Tracking of easterly waves in the IAS region is complicated by their interactions with the Sierra Madre along the west coasts of Mexico and Central America (Zehnder et al. 1999). In addition, the North American monsoon midtropospheric ridge (an extension of the subtropical ridge) and associated circulations and mesoscale convective systems also complicate wave structures in this region (Nitta and Takayabu 1985). The lack of correspondence between the two basins found by Tai and Ogura (1987) and Lau and Lau (1990) may have resulted from their use of 850-hPa winds in their analyses. We will show that while the flow within waves at 850 hPa is not coherent across Central America, the flow above this level does indicate continuity of some disturbances between the two basins.

Over West Africa and the east Atlantic, barotropic and baroclinic instabilities within the African easterly jet (AEJ) contribute to the genesis and intensification of easterly waves in this region (e.g., Norquist et al. 1977; Thorncroft and Hoskins 1994a,b; Hsieh and Cook 2005, 2007; Hall et al. 2006). Some studies suggest that easterly waves intensify in the Caribbean and east Pacific because of instabilities in the mean easterly flow brought on by reversals in the background meridional potential vorticity (PV) gradient in these regions (Molinari et al. 1997, 2000). Maloney and Hartmann (2001) and Aiyyer and Molinari (2008) find that low-level westerly periods related to the MJO enhance barotropic growth of eddies on submonthly time scales in the east Pacific, Gulf of Mexico, and over Central America, providing a more favorable environment for the growth of synoptic disturbances and hurricanes, similar to the results of Lau et al. (1989) for the western Pacific. Zehnder (1991) and Zehnder et al. (1999) show that easterly flow incident on idealized topography representative of the Sierra Madre can excite westward-propagating Rossby waves. These waves may then interact with barotropically unstable regions within the east Pacific ITCZ, causing the flow to break down into a series of eddies through a process like that described in Ferreira and Schubert (1997) and Wang and Magnusdottir (2005, 2006). Easterly waves incident on idealized Sierra Madre topography may also result in lee cyclogenesis, potentially giving rise to a source of EWs along with tropical depressions (Zehnder 1991; Zehnder et al. 1999). Observational evidence for such breakdowns related to EW activity is abundant (Wang and Magnusdottir 2005, 2006).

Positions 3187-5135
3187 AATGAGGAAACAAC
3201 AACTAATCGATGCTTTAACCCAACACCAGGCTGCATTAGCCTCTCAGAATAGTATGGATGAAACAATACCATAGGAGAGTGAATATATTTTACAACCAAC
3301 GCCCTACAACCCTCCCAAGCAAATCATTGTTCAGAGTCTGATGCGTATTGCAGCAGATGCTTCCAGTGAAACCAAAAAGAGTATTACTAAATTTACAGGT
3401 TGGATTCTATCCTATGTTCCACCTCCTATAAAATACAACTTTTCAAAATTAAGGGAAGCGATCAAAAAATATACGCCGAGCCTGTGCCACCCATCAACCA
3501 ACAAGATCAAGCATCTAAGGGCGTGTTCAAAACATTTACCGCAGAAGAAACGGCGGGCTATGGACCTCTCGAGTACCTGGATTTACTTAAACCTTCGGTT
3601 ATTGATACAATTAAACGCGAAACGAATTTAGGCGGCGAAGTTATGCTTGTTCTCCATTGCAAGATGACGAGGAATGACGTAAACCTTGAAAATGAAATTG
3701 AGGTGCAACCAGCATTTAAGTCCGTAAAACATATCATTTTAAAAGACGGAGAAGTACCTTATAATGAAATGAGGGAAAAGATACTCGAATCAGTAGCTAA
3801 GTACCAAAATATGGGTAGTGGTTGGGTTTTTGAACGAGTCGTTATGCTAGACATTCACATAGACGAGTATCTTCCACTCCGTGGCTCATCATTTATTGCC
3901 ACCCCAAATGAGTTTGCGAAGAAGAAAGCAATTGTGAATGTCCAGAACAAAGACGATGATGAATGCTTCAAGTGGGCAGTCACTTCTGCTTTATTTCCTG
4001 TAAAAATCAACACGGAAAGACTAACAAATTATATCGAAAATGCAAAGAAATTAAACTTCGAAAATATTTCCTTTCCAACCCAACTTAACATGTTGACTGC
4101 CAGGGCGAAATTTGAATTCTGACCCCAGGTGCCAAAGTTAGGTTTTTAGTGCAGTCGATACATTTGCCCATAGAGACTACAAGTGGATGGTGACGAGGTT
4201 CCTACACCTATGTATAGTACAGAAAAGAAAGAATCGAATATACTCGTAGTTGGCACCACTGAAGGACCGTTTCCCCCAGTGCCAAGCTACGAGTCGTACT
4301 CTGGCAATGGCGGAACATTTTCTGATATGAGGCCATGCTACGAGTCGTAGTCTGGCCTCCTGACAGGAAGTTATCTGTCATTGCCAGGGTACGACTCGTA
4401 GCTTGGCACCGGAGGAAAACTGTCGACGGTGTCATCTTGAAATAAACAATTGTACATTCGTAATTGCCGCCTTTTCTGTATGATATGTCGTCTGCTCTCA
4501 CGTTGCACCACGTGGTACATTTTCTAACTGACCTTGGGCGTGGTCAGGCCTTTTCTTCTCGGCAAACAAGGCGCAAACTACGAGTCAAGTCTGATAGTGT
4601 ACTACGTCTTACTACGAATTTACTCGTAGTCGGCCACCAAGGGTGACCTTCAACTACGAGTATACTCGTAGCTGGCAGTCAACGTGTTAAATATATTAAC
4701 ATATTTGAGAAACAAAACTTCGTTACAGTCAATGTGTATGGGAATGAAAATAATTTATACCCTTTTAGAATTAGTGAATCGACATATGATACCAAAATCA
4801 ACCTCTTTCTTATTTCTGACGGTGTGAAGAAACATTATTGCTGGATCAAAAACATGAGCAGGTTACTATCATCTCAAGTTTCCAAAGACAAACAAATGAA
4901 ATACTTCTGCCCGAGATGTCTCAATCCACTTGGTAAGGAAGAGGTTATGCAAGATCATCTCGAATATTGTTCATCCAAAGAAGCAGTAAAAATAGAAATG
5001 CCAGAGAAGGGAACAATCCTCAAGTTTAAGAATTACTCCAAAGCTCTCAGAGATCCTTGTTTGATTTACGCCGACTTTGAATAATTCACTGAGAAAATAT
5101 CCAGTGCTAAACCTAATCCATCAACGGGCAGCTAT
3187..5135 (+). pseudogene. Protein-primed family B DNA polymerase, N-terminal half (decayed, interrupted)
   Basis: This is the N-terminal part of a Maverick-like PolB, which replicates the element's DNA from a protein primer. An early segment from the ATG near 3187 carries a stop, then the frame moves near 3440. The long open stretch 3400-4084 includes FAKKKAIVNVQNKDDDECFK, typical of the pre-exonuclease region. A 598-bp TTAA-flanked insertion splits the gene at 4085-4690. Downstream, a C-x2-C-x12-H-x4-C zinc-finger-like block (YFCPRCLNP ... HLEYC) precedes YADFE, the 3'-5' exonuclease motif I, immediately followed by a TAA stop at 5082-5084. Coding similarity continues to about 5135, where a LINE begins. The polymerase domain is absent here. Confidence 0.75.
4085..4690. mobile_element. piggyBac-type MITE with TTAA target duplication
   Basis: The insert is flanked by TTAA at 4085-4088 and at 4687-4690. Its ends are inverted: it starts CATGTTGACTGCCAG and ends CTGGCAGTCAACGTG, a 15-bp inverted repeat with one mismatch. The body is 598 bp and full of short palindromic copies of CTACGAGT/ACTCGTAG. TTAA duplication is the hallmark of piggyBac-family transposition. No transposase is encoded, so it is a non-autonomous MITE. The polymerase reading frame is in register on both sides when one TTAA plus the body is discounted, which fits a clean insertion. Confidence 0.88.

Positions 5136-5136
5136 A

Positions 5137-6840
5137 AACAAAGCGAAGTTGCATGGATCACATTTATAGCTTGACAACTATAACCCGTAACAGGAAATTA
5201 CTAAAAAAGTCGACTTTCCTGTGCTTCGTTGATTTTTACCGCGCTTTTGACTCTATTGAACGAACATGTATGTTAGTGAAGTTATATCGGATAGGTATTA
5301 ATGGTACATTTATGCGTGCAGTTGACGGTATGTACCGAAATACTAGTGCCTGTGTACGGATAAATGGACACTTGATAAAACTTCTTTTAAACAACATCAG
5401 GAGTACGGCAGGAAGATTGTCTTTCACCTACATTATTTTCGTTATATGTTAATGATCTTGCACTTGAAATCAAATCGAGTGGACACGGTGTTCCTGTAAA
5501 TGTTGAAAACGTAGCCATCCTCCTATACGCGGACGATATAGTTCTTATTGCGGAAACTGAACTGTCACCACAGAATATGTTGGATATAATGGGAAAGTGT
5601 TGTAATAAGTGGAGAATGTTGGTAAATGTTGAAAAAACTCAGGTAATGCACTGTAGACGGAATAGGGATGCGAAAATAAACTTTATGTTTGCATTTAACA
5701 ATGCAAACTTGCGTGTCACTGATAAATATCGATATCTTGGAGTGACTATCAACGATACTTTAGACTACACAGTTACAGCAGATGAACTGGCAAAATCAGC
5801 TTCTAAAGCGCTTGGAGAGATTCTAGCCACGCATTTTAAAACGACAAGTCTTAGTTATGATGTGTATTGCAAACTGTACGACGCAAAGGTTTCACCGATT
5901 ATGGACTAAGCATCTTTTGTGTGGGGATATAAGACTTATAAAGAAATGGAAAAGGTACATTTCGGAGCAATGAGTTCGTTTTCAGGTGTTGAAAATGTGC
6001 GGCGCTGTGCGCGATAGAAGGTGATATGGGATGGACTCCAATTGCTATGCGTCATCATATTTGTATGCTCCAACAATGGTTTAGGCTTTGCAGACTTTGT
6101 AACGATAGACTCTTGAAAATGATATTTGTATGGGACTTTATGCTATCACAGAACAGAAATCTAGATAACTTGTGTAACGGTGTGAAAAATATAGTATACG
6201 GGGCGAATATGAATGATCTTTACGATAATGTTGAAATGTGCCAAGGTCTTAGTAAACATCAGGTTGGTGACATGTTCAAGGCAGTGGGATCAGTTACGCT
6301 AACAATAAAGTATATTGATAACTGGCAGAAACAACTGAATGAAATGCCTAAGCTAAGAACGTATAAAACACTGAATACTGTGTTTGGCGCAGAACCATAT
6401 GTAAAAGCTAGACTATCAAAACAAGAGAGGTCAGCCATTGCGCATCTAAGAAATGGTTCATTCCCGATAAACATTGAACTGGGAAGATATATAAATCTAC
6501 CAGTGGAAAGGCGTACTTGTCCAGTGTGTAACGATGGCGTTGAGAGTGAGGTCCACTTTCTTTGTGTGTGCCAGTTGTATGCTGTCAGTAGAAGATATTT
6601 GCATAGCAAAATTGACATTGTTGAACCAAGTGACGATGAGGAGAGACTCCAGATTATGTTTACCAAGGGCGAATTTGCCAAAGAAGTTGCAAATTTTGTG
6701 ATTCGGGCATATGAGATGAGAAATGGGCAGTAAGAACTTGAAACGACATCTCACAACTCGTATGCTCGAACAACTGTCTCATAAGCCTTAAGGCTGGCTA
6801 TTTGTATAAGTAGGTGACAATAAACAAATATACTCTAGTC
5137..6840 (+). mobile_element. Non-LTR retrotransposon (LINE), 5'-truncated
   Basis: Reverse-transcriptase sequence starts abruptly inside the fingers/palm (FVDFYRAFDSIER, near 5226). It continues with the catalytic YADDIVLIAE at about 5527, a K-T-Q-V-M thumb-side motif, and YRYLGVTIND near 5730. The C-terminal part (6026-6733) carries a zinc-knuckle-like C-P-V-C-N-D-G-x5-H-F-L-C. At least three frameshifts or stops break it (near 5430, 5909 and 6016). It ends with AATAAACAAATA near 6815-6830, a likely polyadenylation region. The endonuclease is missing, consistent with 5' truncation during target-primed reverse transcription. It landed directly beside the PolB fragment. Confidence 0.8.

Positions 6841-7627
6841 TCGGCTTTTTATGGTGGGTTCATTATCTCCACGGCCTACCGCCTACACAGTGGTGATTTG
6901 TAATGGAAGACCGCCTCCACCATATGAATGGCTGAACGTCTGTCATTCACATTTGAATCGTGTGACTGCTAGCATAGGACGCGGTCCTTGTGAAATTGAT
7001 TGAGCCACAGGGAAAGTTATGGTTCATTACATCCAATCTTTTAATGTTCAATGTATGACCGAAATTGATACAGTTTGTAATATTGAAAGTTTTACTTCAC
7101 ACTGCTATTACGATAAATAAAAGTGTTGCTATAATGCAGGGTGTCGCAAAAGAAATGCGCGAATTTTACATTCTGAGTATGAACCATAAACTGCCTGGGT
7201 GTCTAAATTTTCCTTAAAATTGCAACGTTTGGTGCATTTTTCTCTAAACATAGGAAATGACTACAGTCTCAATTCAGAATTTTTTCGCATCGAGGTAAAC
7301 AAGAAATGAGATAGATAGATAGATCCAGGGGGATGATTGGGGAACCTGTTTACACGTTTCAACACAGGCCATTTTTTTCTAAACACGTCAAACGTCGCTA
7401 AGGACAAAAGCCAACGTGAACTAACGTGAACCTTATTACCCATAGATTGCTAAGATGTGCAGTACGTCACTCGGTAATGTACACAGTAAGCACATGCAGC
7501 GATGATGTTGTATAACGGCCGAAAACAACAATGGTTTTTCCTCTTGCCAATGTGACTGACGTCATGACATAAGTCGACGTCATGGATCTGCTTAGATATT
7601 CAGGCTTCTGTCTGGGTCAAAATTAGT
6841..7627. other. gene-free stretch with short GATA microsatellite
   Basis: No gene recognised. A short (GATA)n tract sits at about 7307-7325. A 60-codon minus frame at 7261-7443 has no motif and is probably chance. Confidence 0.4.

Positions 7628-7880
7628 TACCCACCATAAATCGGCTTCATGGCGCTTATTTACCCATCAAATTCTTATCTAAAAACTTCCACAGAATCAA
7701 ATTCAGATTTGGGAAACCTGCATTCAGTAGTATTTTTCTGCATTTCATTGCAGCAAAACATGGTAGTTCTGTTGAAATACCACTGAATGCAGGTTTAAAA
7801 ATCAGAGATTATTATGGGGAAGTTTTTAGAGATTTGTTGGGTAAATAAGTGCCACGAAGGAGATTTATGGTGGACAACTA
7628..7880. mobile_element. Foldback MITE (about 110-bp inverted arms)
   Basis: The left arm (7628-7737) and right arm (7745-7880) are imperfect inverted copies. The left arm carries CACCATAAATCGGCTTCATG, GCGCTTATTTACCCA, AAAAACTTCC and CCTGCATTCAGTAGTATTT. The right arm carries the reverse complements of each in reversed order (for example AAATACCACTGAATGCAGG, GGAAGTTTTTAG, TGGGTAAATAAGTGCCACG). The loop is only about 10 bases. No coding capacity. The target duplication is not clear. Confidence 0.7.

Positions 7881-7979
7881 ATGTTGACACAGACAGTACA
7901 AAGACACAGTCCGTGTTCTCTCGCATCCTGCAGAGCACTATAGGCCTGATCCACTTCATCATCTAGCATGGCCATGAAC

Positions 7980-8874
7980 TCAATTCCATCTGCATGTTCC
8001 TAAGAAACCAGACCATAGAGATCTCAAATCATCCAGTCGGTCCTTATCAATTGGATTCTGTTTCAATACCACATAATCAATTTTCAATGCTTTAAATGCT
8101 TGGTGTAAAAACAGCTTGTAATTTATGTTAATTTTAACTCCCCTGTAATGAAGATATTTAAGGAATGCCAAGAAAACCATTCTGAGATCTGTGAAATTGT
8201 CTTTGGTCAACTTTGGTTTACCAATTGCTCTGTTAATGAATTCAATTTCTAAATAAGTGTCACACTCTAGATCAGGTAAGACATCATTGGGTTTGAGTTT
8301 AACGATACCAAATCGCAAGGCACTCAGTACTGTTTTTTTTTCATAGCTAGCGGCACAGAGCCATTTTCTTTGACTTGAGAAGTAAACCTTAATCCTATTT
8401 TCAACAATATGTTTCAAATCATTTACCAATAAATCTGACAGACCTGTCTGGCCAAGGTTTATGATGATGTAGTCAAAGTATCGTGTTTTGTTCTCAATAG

The earlier-mentioned studies provide evidence for several forcing mechanisms of EWs and hurricanes in the IAS region. In this study, we assess the relative importance of local intensification and genesis processes versus wave propagation through the region using easterly wave track statistics, regression analyses, and eddy energy conversion statistics for the June–November season, when the waves are most active. We also present two case studies to demonstrate the important physical mechanisms borne out in the statistical analyses. We take advantage of the European Centre for Medium-Range Weather Forecasts (ECMWF) interim reanalysis (ERA-I; Simmons et al. 2007a,b; Uppala et al. 2008), produced at TL255 (∼70 km at the equator) horizontal resolution and with greater resolution in the vertical, concentrated within the boundary layer and near the tropopause. Representation of the tropics is significantly more realistic than other reanalysis products generally produced at T159 or lower horizontal resolution and with fewer levels in the vertical (Simmons et al. 2007a,b; Uppala et al. 2008).